Personal Ancestral File (PAF): The genealogical record program of the Mormon Church. It creates charts and reports and it imports and exports GEDCOM files. It includes a relationship calculator and several other useful features.
Send to: When you Right Click on a file name, you are presented with a list of options, one of which is Send To but the list of destinations is limited. This Send To program adds Any Folder to the list of options from which you can select any folder on your computer, making it easy to move or copy a file anywhere you want.
Thunderbird: This is an email program like Outlook Express but it includes Spam Filtering. You can select not to download files that you don’t want.
Uncle GED: In order to place your genealogy on the Internet, you need to convert it to HTML code. PAF will do it for you and so will Uncle Ged.
Zone Alarm: This is a firewall program that goes beyond the one that Microsoft added to Windows XP. This one can prevent your computer from calling out as well as blocking inbound attempts to break in.
Computer Users’ Group: Includes all of the programs since January, 2002. To view the Computer Users’ Group programs, double click on the Computer Users’ group folder and then click on the file called START. Click on any date to see the program for that date.
Prescription Drug Plan
Start here and answer the questions asked. We’ll walk through it step by step by here’s what you need to enter in general.
WWW.medicare.gov and click on Compare Medicare Prescription Drug Plans.
Enter your Medicare number and date of birth and Zip code.
Select what type of coverage, if any, that you have now.
Choose type of plan; essentially HMOs and PPOs vs Original Medicare Plan.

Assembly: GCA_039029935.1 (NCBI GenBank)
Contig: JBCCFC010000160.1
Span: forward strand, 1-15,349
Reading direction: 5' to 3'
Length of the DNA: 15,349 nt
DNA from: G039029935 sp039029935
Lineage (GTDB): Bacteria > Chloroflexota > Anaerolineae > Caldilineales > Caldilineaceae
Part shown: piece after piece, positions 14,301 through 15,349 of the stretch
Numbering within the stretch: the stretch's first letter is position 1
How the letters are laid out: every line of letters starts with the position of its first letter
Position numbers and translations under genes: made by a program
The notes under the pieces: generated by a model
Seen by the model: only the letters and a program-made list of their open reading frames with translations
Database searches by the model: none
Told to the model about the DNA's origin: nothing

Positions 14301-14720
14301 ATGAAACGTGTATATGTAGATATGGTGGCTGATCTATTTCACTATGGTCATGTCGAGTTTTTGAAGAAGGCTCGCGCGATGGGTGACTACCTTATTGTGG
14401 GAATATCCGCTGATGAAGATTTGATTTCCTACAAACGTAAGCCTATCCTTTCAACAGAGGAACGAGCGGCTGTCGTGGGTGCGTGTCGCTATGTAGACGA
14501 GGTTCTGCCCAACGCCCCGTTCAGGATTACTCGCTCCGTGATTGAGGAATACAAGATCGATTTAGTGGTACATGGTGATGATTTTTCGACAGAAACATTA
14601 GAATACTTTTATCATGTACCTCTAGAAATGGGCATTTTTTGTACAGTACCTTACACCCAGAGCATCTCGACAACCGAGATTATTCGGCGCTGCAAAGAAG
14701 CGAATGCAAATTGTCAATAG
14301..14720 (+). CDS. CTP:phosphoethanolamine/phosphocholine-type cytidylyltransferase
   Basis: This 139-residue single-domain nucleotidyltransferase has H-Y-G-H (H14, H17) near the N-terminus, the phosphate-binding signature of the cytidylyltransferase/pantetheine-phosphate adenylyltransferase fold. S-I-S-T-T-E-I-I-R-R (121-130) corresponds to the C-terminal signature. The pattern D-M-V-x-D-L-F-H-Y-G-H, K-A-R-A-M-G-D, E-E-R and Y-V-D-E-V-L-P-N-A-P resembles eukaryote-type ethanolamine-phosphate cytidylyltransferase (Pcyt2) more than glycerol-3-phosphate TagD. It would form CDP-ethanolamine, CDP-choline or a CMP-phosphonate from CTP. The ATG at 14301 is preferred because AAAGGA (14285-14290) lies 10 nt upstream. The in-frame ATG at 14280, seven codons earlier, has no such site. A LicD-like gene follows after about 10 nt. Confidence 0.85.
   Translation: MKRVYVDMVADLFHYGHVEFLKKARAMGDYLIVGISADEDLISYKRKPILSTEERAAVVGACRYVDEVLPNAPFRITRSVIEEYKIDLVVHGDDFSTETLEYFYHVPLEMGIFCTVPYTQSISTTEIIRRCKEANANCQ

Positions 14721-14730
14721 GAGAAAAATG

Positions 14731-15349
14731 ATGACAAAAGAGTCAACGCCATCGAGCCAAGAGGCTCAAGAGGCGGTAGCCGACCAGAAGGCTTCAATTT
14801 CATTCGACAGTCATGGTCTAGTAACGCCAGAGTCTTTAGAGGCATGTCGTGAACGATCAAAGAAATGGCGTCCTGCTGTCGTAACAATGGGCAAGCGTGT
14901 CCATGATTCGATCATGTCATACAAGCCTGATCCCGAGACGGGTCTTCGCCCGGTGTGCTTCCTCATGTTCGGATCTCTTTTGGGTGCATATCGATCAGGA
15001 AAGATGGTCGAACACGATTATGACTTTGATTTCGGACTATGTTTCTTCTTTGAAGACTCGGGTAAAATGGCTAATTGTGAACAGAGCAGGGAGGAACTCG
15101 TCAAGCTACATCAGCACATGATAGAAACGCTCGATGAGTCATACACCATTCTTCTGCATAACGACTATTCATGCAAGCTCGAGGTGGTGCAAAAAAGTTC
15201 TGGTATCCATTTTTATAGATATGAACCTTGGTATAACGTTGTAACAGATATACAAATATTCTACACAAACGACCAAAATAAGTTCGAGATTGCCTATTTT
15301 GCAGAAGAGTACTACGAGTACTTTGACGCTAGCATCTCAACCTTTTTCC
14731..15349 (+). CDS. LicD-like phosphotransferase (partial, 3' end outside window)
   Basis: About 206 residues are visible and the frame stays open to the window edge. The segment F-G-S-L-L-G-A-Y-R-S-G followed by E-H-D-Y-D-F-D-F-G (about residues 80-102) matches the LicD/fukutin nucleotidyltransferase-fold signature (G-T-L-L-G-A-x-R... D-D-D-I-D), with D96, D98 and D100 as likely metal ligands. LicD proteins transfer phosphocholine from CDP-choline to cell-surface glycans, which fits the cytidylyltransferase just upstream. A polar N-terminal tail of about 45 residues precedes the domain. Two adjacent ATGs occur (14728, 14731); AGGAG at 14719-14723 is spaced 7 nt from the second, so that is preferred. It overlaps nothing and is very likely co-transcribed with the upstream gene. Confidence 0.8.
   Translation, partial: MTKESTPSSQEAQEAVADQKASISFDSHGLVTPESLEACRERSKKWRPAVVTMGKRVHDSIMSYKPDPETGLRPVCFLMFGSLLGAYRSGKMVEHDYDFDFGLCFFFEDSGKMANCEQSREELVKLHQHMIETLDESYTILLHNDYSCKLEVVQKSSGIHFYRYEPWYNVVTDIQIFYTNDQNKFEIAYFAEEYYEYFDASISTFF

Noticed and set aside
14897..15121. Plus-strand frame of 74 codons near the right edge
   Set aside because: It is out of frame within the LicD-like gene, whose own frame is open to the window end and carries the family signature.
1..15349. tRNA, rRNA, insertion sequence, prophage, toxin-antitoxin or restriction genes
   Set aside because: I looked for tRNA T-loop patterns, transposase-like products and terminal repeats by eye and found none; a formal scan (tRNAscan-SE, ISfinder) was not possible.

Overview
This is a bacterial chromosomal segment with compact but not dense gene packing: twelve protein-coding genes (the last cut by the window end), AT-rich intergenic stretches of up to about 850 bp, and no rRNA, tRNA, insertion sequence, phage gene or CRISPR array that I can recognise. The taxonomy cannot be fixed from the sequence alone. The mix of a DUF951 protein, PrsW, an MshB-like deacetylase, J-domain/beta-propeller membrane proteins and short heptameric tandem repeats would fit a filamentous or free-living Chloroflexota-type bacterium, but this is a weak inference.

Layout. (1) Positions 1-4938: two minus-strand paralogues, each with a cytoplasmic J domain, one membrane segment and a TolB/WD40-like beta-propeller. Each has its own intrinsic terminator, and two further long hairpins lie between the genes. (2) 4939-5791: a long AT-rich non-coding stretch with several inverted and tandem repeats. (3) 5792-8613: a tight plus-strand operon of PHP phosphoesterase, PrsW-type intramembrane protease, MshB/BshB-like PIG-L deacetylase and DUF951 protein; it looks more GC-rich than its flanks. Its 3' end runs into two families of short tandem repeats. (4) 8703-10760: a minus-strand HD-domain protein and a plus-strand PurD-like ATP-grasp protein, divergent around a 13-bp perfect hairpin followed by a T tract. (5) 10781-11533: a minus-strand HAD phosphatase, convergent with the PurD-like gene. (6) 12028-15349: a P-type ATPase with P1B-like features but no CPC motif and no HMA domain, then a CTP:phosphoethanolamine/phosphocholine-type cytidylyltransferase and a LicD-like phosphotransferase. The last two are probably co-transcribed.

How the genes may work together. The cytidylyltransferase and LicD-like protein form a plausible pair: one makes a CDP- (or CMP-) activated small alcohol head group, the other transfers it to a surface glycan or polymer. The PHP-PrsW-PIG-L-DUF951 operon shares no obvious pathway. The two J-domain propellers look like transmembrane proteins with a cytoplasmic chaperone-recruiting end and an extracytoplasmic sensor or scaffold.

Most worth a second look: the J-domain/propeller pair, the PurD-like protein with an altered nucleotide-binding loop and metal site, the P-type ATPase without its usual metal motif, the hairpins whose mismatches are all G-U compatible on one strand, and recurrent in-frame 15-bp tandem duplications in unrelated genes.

Enter your present prescription medications.
Compare plans and prices. This page lists the plans in your area that cover the drugs that you entered. It shows the monthly fee, the deductible, cost of each medication and total cost.
My advice would be to go through it a couple of times until you understand all of the options. Check out more of the links on the first page to learn as much as you can. Take the time to understand what it’s all about.
Consider mail order and get a 90 day supply and save money.
After you figure it all out, click on enroll and you’re done.
Ripping a CD
Ripping a CD: Music can be compressed so it takes up about 10% of the original memory. Compression can be in the form of MP3 or WMA. Jukebox and Real Player can create MP3; Windows Media Player creates WMA. Windows Media Player can be found under START, PROGRAMS (ALL PROGRAMS in XP), ACCESSORIES, ENTERTAINMENT. Insert a music CD and click RIP. You can click STOP, the black rectangle to keep the music from playing. Click FIND ALBUM INFO on the right if you want to go to the Internet and get data on the album, each track, the artists and the composers. Then click on RIP MUSIC. A progress bar will show the progress of each track ripped. When done, SAVE. Play them through your computer or burn them to CD. Burn as many tracks as the CD will hold. Make sure that you burn them as a DATA CD and not a music CD. That would expand the files back to their original size. If home CD or car CD player won’t play MP3 or WMA CDs then you just wasted a CD but look what you learned.